Improving the Bottom Line Economically and Environmentally with IceStone USA’s Dal LaMagna

July 22, 2013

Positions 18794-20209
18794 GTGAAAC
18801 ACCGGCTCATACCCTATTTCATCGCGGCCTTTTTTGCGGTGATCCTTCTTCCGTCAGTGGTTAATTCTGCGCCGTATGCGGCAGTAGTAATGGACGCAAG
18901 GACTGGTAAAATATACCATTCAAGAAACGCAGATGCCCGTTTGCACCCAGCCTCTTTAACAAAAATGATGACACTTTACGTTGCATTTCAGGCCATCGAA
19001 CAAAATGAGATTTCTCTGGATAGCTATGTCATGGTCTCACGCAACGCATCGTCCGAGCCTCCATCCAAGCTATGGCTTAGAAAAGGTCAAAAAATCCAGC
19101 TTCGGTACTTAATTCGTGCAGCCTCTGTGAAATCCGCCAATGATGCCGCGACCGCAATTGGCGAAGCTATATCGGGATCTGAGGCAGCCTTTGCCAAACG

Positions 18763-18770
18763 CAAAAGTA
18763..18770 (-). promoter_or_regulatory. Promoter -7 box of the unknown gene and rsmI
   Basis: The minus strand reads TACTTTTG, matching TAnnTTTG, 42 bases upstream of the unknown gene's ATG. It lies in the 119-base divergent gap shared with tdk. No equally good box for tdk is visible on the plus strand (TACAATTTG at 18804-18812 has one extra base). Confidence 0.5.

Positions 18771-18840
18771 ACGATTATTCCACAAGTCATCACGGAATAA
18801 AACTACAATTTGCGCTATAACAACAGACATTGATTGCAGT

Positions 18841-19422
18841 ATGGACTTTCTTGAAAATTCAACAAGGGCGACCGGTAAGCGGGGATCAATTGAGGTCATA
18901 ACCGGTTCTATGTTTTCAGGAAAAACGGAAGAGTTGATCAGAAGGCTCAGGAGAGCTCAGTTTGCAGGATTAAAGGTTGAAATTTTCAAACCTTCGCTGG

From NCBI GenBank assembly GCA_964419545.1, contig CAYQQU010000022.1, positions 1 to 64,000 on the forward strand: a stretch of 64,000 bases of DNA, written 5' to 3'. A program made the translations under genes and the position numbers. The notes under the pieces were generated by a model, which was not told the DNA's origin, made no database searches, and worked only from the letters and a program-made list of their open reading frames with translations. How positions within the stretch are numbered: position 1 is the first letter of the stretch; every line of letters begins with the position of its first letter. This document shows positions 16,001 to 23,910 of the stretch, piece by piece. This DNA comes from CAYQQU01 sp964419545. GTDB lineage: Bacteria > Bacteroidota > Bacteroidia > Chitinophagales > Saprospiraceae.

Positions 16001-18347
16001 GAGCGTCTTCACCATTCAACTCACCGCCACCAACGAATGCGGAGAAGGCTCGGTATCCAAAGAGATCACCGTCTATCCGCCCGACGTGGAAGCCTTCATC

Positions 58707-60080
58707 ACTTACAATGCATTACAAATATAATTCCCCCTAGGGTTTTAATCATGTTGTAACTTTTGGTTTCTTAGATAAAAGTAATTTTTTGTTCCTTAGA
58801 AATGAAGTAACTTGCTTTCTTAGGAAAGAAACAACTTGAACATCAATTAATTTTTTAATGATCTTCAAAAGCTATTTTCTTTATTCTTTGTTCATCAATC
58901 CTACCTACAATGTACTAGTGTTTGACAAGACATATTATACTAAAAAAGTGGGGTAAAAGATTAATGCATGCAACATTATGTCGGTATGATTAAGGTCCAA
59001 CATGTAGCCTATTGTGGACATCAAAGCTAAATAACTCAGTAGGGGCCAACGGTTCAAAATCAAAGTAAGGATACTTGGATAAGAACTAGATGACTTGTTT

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JOHN SHEGERIAN: Welcome to another edition of Green is Good, and we’re so excited to have on the phone with us Dal LaMagna. He’s the President and CEO of IceStone USA. Welcome to Green is Good, Dal. DAL LAMAGNA: Good to be here. JOHN SHEGERIAN: Hey, you know, Dal, you are a serial massively successful entrepreneur with an amazing history and journey behind you, and before we get into any questions and discussions about the beautiful products you make at IceStone USA, can you share with our listeners first a little bit about your background and your journey and how you got here? DAL LAMAGNA: Well, you know, you said I’m an enormously successful entrepreneur, but I didn’t wake up successful. In fact, in the day, I was a master at failing. In fact, the book I wrote, Raising Eyebrows, which was the story of a failed entrepreneur who finally got it right, I kind of chronolize every mistakes I made. I made every mistake you can make in business and eventually figured out what not to do and succeeded with Tweezerman, which was my first company and I sold Tweezerman for $150 million and my employees, they shared 20% of that and then started investing in a social impact company, companies that make a difference, and IceStone was one of my first investments. This was back in 2004, and that’s how I got involved with IceStone, which, as you know, makes countertops out of recycled glass and cement. JOHN SHEGERIAN: Well, and for our listeners out there, I want to direct you to some wonderful websites. The first one is I’m on the site right now. I know Dal’s products very, very well and they’re just simply gorgeous so please look at his beautiful website. That’s how you can see what he does or purchase his products or see where to purchase them and then also, you can buy his book or go read about his book at Dal, you just said something interesting. You sold Tweezerman for a lot of money, more money than most people will ever dream of. DAL LAMAGNA: And, more money than I ever thought I would sell it for. In fact, the company was a lot bigger than it ever would have been had it been up to me and the reason why is because I’m somewhat aggressive about employee empowerment and bringing my employees in as partners. IceStone was actually failing and it was failing as of 2011, because you know, the economic crisis stopped building. Building markets had stopped and IceStone is in that business so I took the company over in October 2011 and the first thing I did was I empowered the employees and what does that mean? First, we gave the investors and employees some% of the company, which they shared in a fair way, and then we paid a living wage to the employees at the bottom and embedded the employees in every level of decision making. The employees voted for one of themselves to be a managing partner. It was a partnership and then we have an executive committee. It’s five employees including me, who run that and the steering committee and then I taught the employees. Rather than being dictatorial, I was more professorial. I taught the employees how the company works and how the financial statement works and how it comes together and the employees turned around the company, not me. The employees of IceStone built the company to a $30-million company. The employees of IceStone actually turned IceStone around. It took us almost a year-and-a-half despite the fact we got hit by Hurricane Sandy and we were under 5 feet of water. As of last month, the company’s a break-even. JOHN SHEGERIAN: So let’s go over this. This is fascinating because we don’t get to cover this a lot on the show. When you sold Tweezerman, you mentioned at the top of the show you shared with your employees about 20% of the proceeds. DAL LAMAGNA: That’s right. The employees of Tweezerman own 20% of the company so they got 20% of the capital gains. That was $12 million that the employees — and there are 200 employees — and the employees of IceStone, they own 10% of the company but there’s a deal that we made, I made, with the investors that when investors would cover their investment, the employees will automatically go 20%. Just giving employees ownership, which is a very good thing to do in my opinion and should be something all companies do in America at least, doesn’t mean that always magic is gonna happen. You have to then tell them and train them and you have to give them the opportunity to make decisions. I really believe that the world in business turns best when the employee who’s doing the work gets to decide how to do it and has the ability to make suggestions and suggestions are followed rather than these companies that are run from the top down where the people at the top basically make the most money and control the company. This idea that companies are too big to fail, we hear it all the time. Well, I think that a lot of the companies that are too big to succeed because there’s really nobody there who really cares about the company. JOHN SHEGERIAN: So, talk about this. You’re giving our listeners exactly the tools to use in the real world, so talk about tools. What are the tools you give your employees, you gave them at Tweezerman, you give them at IceStone, and then what are the costs, as the owner now and the fiduciary of this large venture, what are the costs associated with empowering these employees and giving them these tools? DAL LAMAGNA: Well, one of the tools, of course, is knowledge. My employees that I extended the company was money because the former managers of the company, they were really good at raising money so when they needed money, they raised it from the investors so the employees in the company didn’t know that the company was losing money so the tool was not necessarily- Does every employee in my company now know what a balance sheet and a financial statement is? Yes, it’s a very simple thing to find the statement that says how much money we’re making and losing and the balance sheet basically declares how many assets you have and how many liabilities you have and what’s the company worth and those two financial documents center it right and it’s no big deal to teach people how you use that and once they see that, the employee’s attitude changes. I’ll give you an example. JOHN SHEGERIAN: Sure. DAL LAMAGNA: We do a lot of construction inside and we were filling a big hole in the floor with cement and so we have a load of cement come in and it’s right at the back door so the door opens and the cement truck backs in and dumps the cement in. Well, somehow or other, a cement pump got ordered with the order and the cement pump costs $600 to rent and my bookkeeper came to me and said, “Why are we getting a cement pump for this job?’ and I said, “What do you know about this?” She goes, “My husband’s a contractor. You don’t need a cement pump unless you’re gonna pump cement a long distance.” It turned out someone made a mistake. She picked it up. We saved $600. That would never have happened if she wasn’t an empowered employee who was an owner who knew that she could make those kinds of decisions so it works not only for the employees in the sense that they’re able to help, but it allows us financial managers that we actually save a lot of money. The first year after I took it over, the employees identified $600,000 of savings. JOHN SHEGERIAN: Holy Toledo! DAL LAMAGNA: And, not only that. One of the things that you do when you empower employees, you give them health care. You give them job security and health security, so IceStone, when I got involved, was paying for half the health care of the employees and the way that worked was that all the employees would pay $160 a piece for their share of the health care. Once we empowered the employees and we made them owners and we did all these things that we did, the higher paid employees came to me and said, “We’ve decided we want our health care to be progressive,” and I said, “Well, what do you mean,” and they said, “Well, we make more money. We think we should pay proportionally for the health care,” and I said, “That’s cool. If you can come up with any way of saving money for the company that’s related to you, I’ll take that money and put it into your share of the health care costs and they said, “Well, we don’t need these cell phones.” They all had cell phones. It’s a big factory, 55,000 square feet. You can imagine and management thought they needed cell phones to communicate with each other so we put in an intercom system. Well, they got rid of cell phones. They saved $18,000, so that went towards their share of the health care costs. It ended up that the people at the bottom, the people who get a living wage at IceStone, which is $15 an hour, they only pay $40 a month for their health care costs now and the other employees actually went down from 160 to 111 so the point is is that when everybody is an owner, everybody is empowered, everybody is involved, you’re gonna get a more efficient operation. It’s gonna be smarter. Things are gonna happen, and that’s why IceStone, a company that really struggled over the years to even make a profit, finally broke even last May. JOHN SHEGERIAN: So, let’s talk about this so now, knowledge, that makes sense. What other tools are you gonna give the employees in terms of empowering them and you know, what else besides knowledge? DAL LAMAGNA: Well, job security and health security. JOHN SHEGERIAN: Yeah, okay. DAL LAMAGNA: Nobody at IceStone, no one person could fire another person. You have to have at least another person who agrees to that process and health security, of course, is you get the health care and it’s training. We have 12 Tibetans working in the factory, so we do English language training for free. They spend an hour a week doing that and off the top of my head, I can’t think of any other specific tools. JOHN SHEGERIAN: How do you balance then? So, now you’ve given them ownership. You’ve given them these tools. They’re finding all these savings, $600,000. How do you balance the interests? You’re the CEO. You’re the businessman. How do you balance too much empowerment versus too little empowerment and make sure there’s a happy balance? DAL LAMAGNA: Well you know, the thing I struggle with every day since I’m an entrepreneur and usually, entrepreneurs, they’re making decisions. I don’t want to take a vote after I’ve made up my mind so that was a change. When am I dictatorial? When am I saying this is what we gotta do? And when am I professorial and coaching and teaching them? So, that’s a struggle for me and you know, and I’m aware of it and being aware of it, there are times when I’ll simply say look, I’m sorry but this is what we’re gonna do and those times, I know the executive committee will understand at least because we were voting on vacation time and how much people will get and you know, who wants to vote against vacation time? So, I had to just say, hey, this is how much you’re gonna get given how many years you work. JOHN SHEGERIAN: Hey, for our listeners that just joined us, we’ve got the delightful Dal LaMagna on with us right now. He’s the CEO of IceStone USA, but he also was the founder of Tweezerman and also wrote a book called Raising Eyebrows: A Failed Entrepreneur Finally Gets it Right. Talk a little bit about that book. Why’d you write it and what are some of the lessons learned that you could share with our listeners today? DAL LAMAGNA: Before, I just want to say IceStone makes the most beautiful natural countertops that are recycled glass and cement. It’s 75% glass and cement and it’s highly polished and it’s absolutely beautiful and architects love it. The book, the reason I wrote the book after I had sold Tweezerman for a lot of money and it was very successful, after having failed at so many things in my life. I wrote the book to inspire people to start their own businesses, to not fear failure, but to fear success because when you’re planning a project, you want to make sure that when you’re successful at it, you want the life that will follow. One of my failures in life is that I succeeded in the restaurant business and I ended up trapped working seven days a week 12 hours a day and to also give somebody a kind of fun narrative because the book isn’t a textbook. It’s a fun story about what I did and how I did it and mistakes I made to inspire people, yes, to do it, but also to say hey, watch for this. For instance, one of the things I talk about in the book is how a well-run business is like an equilateral triangle with the three important sides of the business are equally important. That is you make a product or a service, you sell it, and then you control the company. I get into how I myself had to discipline myself to make sure that- I like accounting and I was always keeping track of everything but at some point, you gotta sell and you gotta make your product and you gotta force yourself to go around that triangle so there’s lots of little lessons about contracts and when do I hire a lawyer? And, all of the nitty gritty of business experience, small business experience is kind of displayed in that book and that book has been great. Right now, we’re actually, with the book, selling the book itself has been a real challenge because a lot of books are out there so now what we do is we package the Tweezerman tweezers, which is $22, with the book that we’re selling for 25, and the book, you can find the book at JOHN SHEGERIAN: I love it, and let’s go back to IceStone. For our listeners out there again, I’m on IceStone’s site. The product is, as Dal said, is just gorgeous product. I’ve seen it in person. People I know have installed it. It is some of the most gorgeous product out there. It’s Talk a little bit why did you come in? Why another mount to climb at this point in your life, did you come in and buy out IceStone and take it over? DAL LAMAGNA: Well, I actually didn’t buy it out. I was actually the largest investor in IceStone. I had like $3 million in it and there were other investors. There were 80 other investors who were mostly the movers and shakers of the progressive movement like Ben Cohen from Ben & Jerry’s and Gary Field from Stonyfield Farm Yogurts and the company in 2011 had run out of money and it lost a lot of money over the years and the building crisis had kind of affected building stock during the last economic almost depression. The company was gonna have to close and I happened to be in New York and thought well, what do we do? Are we gonna sell our equipment? So I said let me see if I can go in and turn around the company so I stepped in and became active and my plan was to basically just work there for a year like we talked about before, empower the employees and get them set up so they could run the company and succeed and boy, what a project that turned into, especially after a year, we did get to the point where we went from losing a quarter-of-a-million dollars a month to practically at break-even when we got hit by Hurricane Sandy and five feet of water flooded the factory and now at this point, I thought it was game over and the employees said, ‘No, we can fix the factory,” so I said, “Go ahead,” and they took apart 70 motors and drained them out and 5,000 electrical components and over five months it took them to do it, they got the factory running again and meanwhile, I got a small business administration, SBA, disaster loan from the government to pay for all the replacement parts and the company is now operating again and successful and for the first time in its history, as I’ve been saying, it’s at break-even and cement slabs, we make four by eight slabs. They weigh 570 pounds. I mean, it is quite different from selling a tweezer that weighs an ounce and it’s quite a different thing and so now I’m out of retirement. I’m doing this, but if you’re somebody like me, if you’re an entrepreneur and you’re really good at empowering and delegating employees. It’s fun because you don’t have to do, really, any of the work. You have to kind of steer the shop and that’s fun. JOHN SHEGERIAN: You know, we’ve got about two-and-a-half minutes left. The show is called Green is Good. We’ve got listeners all around the United States and around the world, and we’re so lucky to have this platform at Sirius XM. Talk about why people should be buying IceStone products now. This is a shameless plug, but it’s beautiful. DAL LAMAGNA: If you’re renovating your kitchen, you’re renovating your bathroom, the countertops in your kitchen, you don’t want it to be passing petrochemicals. Most countertops are made with binders that have volatile organic compounds on it like gas. IceStone is like a natural stone. It’s like granite and it’s not strip mined like marble and granite and it’s basically beautiful and it’s clean and it gets LEED certification. LEED is green certification. It’s what you call cradle to cradle. It’s another certification for green. If you’re a person who wants a green environmental living, you definitely want to put IceStone and interestingly enough, 80% of the reason why people want IceStone in their house is because it’s so beautiful but at the end of the day, it is something that is never going to emit a toxin in your environment and then of course, made in America is a big deal. We’re one of the few countertops that are made in America and people care about that now and I’m happy they do and then finally, it’s good to buy a product from a company that has empowered employees when the employees are part of the beneficiaries of the enterprise. JOHN SHEGERIAN: Absolutely, and Dal, thank you so much for coming on today. Really, your story is amazing. For our listeners out there again, please go to You can learn more about his products, find out where to find them, see how gorgeous they are, or also, for the budding entrepreneurs out there, please buy Learn the journey of Dal and how successful he is and how he learned all of his lessons and became this massively successful guy. Dal LaMagna, thank for being an inspiring business leader. You are truly living proof that green is good.